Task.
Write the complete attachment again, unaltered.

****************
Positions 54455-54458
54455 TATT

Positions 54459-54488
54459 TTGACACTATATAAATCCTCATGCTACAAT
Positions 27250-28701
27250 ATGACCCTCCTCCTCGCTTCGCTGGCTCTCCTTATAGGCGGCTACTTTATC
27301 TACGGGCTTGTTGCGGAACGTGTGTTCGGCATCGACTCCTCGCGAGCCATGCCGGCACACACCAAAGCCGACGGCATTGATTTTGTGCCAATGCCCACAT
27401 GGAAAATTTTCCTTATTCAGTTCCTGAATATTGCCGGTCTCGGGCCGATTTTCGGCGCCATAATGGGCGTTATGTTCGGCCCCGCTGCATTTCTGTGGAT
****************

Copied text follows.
Positions 54455-54458
54455 TATT

Positions 54459-54488
54459 TTGACACTATATAAATCCTCATGCTACAAT
Positions 27250-28701
27250 ATGACCCTCCTCCTCGCTTCGCTGGCTCTCCTTATAGGCGGCTACTTTATC
27301 TACGGGCTTGTTGCGGAACGTGTGTTCGGCATCGACTCCTCGCGAGCCATGCCGGCACACACCAAAGCCGACGGCATTGATTTTGTGCCAATGCCCACAT
27401 GGAAAATTTTCCTTATTCAGTTCCTGAATATTGCCGGTCTCGGGCCGATTTTCGGCGCCATAATGGGCGTTATGTTCGGCCCCGCTGCATTTCTGTGGAT